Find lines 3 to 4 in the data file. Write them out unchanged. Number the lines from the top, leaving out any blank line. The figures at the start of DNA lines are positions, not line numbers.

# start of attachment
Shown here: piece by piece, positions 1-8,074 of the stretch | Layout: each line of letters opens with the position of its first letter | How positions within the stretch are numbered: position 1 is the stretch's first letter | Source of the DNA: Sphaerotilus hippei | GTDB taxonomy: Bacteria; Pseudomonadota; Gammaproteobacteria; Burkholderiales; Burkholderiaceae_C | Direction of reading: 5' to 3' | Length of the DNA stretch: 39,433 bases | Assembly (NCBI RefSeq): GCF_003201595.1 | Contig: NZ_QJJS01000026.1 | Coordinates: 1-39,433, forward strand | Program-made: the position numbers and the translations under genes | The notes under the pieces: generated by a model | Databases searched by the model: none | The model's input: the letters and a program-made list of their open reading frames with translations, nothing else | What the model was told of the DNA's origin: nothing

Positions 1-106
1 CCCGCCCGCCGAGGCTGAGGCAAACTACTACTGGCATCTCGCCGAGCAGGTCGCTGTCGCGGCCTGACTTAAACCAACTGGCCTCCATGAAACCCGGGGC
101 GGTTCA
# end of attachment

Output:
1 CCCGCCCGCCGAGGCTGAGGCAAACTACTACTGGCATCTCGCCGAGCAGGTCGCTGTCGCGGCCTGACTTAAACCAACTGGCCTCCATGAAACCCGGGGC
101 GGTTCA